Something else many of you may not be aware of, those CFL bulbs leak out UV radiation. This is probably not good for your skin, just like it’s not a good idea to be out in direct sunlight for more than a few hours at a time. Can anyone say “premature wrinkling” ? My brother is one of those rare people with skin sensitivity problems. He says that the skin on one side of his face gets a little sore if he sits too close to a lamp with a CFL bulb for more than 20 minutes.

    In addition, the UV from these CFL bulbs can cause fading of furniture or artwork over several years. So if you have brightly colored furniture, or an expensive antique oriental rug, a CFL bulb may not be the best idea.

  • Betty says:


    Would you please do a blog post about LED vs. Halogen lighting as it relates to ‘pinky beige’?

    I have pinky beige tile in my basement and I am at my wits end trying to figure out which lighting works best to tone down the ‘pink’….I have pictures of both lighting influences that I’ll be more than happy to share with you if you are interested…

    I’ve been converting my lighting to LED and I really like the lower kelvin value LED’s for the home but it is really dilemma for me in deciding which lighting is best for pinky beige…and the difference between the two is significant!

    Thank you…

    • Jen says:

      I am facing the same dilemma as Betty–which light is better at downplaying pinky beige? Any insight would be greatly appreciated 🙂

  • D.G. says:

    The ‘curly’ bulbs are ugly, cast an ugly light, and are being forced on us. It’s infuriating. I learned to buy pink bulbs from 2 designers in Houston, years ago. So flattering. Guess I’ll start hoarding, too. There will be a black market for the old fashioned bulbs. Otherwise we and our homes will all look sickly and with no ambiance at all!

  • Rachel says:

    I am utterly outraged that we are all going to have to suffer with hideous lighting!!! I am down right sickened by the light cast by these energy effecient bulbs. It is hideous! Lighting is so very crucial to our mood, our sense of being, ambience…it dictates the whole energy in which we surround ourselves. I am upset that people don’t trust their insticts on this feeling. They block out the reality and say, “well I must be crazy for wanting a certain light, let me squash those feelings and sit in hideous lighting.” There are certain seemingly small things in life that actually inhance or detract from our mood, our entire sense of being. Lighting may seem like a small thing. A color may seem like a small thing. I propose that it is actually a very important thing that can either positively or negatively effect your mood.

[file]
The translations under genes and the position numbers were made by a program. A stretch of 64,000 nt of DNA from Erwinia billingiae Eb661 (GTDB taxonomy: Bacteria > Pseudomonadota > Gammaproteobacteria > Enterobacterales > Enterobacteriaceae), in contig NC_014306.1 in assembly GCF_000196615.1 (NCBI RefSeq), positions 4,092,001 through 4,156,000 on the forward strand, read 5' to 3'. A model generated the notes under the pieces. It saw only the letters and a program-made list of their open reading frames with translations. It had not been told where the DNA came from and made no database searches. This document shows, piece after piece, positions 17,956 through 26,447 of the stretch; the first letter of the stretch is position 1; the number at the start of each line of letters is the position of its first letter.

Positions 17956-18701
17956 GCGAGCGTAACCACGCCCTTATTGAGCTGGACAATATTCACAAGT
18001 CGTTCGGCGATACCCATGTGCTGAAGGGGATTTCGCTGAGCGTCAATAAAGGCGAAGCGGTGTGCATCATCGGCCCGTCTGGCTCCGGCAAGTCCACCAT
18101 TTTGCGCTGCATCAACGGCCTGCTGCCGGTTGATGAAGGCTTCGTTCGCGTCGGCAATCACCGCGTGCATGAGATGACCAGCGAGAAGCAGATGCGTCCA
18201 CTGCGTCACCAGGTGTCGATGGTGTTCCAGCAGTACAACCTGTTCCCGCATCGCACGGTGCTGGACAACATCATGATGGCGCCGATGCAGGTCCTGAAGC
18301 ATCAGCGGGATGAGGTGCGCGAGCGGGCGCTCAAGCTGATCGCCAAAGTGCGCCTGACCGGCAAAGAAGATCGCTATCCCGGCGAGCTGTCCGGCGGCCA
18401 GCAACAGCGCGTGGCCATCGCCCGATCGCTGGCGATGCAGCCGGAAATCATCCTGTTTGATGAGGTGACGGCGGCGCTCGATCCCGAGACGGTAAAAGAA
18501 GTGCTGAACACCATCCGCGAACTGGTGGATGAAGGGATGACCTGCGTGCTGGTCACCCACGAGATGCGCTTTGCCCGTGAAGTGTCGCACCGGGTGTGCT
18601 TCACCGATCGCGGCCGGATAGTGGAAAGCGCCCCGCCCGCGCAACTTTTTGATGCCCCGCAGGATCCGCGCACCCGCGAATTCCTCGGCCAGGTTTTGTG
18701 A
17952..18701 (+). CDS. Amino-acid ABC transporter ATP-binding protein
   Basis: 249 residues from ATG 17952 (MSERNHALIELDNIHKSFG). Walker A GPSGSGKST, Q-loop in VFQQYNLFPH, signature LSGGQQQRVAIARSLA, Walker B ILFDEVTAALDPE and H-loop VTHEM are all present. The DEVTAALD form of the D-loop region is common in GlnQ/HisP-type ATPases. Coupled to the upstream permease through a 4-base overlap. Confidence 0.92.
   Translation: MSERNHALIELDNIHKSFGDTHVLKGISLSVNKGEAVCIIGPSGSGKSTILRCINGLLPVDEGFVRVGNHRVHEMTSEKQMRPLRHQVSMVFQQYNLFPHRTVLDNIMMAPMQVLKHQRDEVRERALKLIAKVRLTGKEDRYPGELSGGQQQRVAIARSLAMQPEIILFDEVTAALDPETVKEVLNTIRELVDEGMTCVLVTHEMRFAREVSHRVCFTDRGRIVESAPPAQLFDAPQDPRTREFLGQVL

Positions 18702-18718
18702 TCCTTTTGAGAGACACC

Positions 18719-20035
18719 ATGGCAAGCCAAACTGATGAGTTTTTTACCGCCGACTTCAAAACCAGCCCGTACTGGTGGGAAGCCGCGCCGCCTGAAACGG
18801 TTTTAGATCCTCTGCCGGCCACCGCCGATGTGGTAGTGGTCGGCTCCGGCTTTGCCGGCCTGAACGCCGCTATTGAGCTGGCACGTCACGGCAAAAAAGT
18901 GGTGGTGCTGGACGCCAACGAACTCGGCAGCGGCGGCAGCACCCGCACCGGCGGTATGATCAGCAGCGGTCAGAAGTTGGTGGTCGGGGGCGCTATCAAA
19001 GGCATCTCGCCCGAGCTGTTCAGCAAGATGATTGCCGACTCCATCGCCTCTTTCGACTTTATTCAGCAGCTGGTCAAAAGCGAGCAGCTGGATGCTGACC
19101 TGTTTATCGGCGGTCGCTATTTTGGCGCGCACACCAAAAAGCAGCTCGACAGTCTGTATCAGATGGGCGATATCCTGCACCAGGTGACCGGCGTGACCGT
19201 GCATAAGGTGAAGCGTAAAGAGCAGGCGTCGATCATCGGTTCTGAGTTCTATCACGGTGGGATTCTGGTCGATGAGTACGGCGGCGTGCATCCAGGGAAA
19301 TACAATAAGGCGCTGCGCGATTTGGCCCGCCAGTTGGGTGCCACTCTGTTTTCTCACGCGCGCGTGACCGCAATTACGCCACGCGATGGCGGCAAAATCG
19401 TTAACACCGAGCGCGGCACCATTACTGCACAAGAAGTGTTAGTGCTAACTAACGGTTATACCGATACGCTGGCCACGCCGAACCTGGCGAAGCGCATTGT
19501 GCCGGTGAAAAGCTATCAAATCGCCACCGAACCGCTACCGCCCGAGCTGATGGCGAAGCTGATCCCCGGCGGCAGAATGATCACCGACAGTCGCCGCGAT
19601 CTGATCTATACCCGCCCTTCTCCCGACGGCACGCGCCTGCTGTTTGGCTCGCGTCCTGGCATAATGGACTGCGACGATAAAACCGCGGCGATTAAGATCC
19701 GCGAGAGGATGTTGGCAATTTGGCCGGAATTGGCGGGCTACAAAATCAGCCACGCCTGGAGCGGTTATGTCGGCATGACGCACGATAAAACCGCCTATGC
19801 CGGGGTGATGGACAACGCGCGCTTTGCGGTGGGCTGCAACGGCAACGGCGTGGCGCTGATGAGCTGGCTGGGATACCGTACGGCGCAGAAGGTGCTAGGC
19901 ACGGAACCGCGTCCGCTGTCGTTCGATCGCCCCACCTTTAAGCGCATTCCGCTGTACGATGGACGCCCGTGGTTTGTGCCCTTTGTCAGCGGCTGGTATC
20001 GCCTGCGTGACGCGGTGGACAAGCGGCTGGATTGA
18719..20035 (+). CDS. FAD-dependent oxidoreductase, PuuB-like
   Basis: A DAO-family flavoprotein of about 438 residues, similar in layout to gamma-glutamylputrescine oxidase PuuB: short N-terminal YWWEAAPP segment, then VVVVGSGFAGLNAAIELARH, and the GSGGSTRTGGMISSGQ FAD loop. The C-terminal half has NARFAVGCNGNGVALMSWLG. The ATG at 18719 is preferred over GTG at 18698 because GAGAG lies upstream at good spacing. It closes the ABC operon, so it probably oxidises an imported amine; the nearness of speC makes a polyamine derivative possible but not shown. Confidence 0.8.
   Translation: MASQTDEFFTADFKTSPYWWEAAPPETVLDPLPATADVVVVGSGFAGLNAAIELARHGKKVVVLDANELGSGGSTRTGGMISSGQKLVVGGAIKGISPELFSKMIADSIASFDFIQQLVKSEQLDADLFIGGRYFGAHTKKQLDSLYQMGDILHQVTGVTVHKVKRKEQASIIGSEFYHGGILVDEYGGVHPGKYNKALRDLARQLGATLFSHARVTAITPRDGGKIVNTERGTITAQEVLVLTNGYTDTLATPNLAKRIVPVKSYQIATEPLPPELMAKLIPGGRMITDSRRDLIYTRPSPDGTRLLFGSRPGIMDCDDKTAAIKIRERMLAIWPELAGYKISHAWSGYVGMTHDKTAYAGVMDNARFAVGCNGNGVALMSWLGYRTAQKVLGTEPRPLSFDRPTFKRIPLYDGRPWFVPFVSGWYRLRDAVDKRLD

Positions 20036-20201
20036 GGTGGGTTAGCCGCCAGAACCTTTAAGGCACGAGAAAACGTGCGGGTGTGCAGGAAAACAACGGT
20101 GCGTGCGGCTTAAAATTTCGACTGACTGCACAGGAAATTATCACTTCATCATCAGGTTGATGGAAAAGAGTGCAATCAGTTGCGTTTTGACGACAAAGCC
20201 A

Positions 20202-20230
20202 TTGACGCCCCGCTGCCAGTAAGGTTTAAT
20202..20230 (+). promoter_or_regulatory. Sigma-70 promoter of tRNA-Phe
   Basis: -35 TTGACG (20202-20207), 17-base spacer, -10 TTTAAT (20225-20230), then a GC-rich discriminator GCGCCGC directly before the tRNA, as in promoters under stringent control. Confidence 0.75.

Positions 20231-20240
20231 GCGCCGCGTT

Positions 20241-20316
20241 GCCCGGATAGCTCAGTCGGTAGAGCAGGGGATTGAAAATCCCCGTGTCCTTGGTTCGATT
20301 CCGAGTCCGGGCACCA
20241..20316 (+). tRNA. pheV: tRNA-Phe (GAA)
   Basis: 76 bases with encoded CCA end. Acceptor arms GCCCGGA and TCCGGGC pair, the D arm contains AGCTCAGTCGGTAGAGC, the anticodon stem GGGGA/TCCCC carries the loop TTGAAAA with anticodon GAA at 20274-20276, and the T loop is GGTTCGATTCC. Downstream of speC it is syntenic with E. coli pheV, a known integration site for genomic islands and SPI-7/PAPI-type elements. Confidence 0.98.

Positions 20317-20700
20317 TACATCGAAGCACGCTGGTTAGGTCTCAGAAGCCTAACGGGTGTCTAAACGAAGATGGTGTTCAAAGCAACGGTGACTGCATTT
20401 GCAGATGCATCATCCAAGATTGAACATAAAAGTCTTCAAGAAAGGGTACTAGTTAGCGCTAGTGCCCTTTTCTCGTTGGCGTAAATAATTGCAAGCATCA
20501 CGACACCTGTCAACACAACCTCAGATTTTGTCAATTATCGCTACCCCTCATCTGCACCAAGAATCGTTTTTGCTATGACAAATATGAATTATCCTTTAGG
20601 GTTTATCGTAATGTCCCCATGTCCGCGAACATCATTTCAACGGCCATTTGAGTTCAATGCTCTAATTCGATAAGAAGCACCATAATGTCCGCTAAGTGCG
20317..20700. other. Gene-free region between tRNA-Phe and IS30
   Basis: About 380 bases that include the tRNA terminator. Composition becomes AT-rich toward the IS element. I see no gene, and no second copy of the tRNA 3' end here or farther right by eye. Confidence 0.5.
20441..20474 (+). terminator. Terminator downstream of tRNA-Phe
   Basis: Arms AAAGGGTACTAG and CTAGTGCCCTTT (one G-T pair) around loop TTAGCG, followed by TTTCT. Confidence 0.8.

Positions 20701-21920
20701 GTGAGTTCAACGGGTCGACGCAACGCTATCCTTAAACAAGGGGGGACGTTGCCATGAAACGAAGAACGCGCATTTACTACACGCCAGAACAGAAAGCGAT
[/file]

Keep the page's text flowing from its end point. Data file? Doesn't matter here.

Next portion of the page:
• Ellie Cassio says:

    I love the Cree LED lights. They give a true rendition of the paint color, they use 9.5 watts and are cool to the touch. They also work perfectly with dimmers. Home Depot in our area has put the Cree bulbs on sale from nearly $13 to nearly $7. After we tried them, we quickly went back for more. They expect a lifetime of 25 years, with a 10 year guarantee, I think. Love their color and cool touch.

  • cakequeen says:

    It is too bad that the info Maria put out is only about one type of incandescent and one type of CFLs. CFLs can be very good with a nice warm quality of light, and dimmable, but you have to look for the right ones. LEDs once were like the early florescents with a cold blue cast, but that is also changing. There are still plenty of them out there but they are changing rapidly and I’ve bought some good LEDs recently from Ikea that have warm cast and were less than $10.00 each for dimmable 60 watt-like bulbs. They can last for 20 – 25 years and use about 75 – 80% less energy than incandescents. The best LEDs are purchased from a good lighting shop. Recently a brand called SORAA has released a superb replacement for halogen lamps called ‘VIVID’ which is used for commercial displays. It has 2700 and 3000 temperature light with a color rendering index of 95 – which is EXCELLENT. I’ve replaced all the halogen lights in my ceiling cans this past month. I’m very sensitive to the quality of the light and color on my walls and I cannot tell the difference between the new LED lights and the old halogens I took out. I expect my electric bill will go down substantially.